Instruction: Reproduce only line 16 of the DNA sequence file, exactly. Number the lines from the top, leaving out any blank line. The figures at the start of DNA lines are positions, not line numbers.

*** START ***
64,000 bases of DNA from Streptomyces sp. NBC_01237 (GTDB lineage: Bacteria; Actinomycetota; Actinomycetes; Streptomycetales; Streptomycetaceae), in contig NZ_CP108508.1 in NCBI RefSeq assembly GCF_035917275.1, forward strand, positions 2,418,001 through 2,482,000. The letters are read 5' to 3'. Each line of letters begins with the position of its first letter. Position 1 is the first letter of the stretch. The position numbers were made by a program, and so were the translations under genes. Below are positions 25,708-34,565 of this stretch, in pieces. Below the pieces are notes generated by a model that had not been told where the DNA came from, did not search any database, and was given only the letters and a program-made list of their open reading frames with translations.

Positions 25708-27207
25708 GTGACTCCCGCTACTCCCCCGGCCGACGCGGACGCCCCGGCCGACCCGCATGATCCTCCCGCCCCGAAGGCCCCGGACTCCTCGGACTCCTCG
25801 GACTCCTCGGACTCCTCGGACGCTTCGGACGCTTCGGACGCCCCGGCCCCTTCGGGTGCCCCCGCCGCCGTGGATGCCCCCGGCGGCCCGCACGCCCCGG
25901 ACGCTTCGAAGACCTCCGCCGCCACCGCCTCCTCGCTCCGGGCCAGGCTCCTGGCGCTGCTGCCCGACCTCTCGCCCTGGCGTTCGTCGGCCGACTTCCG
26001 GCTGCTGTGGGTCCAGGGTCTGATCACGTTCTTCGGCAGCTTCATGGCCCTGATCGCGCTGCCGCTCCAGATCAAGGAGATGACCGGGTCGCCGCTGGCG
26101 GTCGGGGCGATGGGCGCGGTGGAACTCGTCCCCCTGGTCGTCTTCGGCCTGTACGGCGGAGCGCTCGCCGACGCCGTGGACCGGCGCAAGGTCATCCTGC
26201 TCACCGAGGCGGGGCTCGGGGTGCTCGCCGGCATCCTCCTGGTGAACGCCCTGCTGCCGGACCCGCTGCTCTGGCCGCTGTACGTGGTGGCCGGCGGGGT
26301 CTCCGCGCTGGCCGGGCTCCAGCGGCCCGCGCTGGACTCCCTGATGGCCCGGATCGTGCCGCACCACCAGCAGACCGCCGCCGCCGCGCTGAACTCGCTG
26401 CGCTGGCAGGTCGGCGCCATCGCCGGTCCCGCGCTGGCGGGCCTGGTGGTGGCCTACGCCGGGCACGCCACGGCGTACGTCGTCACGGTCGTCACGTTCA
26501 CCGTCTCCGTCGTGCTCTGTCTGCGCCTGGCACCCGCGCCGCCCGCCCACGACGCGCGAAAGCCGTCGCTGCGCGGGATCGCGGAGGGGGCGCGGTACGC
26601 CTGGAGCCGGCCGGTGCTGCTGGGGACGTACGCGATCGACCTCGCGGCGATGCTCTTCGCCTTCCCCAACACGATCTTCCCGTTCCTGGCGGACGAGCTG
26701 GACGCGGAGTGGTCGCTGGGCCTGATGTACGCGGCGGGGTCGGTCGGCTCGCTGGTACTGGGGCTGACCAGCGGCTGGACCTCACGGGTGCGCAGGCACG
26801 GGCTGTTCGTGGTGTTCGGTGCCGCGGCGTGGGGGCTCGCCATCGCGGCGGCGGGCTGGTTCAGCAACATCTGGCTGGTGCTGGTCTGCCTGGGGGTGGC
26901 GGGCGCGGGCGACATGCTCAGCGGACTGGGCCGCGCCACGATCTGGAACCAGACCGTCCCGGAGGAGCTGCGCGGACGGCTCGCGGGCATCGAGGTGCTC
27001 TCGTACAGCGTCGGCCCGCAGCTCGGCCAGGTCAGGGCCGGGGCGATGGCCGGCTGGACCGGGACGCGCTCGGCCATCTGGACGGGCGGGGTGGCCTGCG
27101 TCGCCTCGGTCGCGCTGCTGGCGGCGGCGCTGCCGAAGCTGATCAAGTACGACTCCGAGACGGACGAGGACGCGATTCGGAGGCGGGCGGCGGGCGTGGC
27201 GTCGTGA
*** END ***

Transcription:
27001 TCGTACAGCGTCGGCCCGCAGCTCGGCCAGGTCAGGGCCGGGGCGATGGCCGGCTGGACCGGGACGCGCTCGGCCATCTGGACGGGCGGGGTGGCCTGCG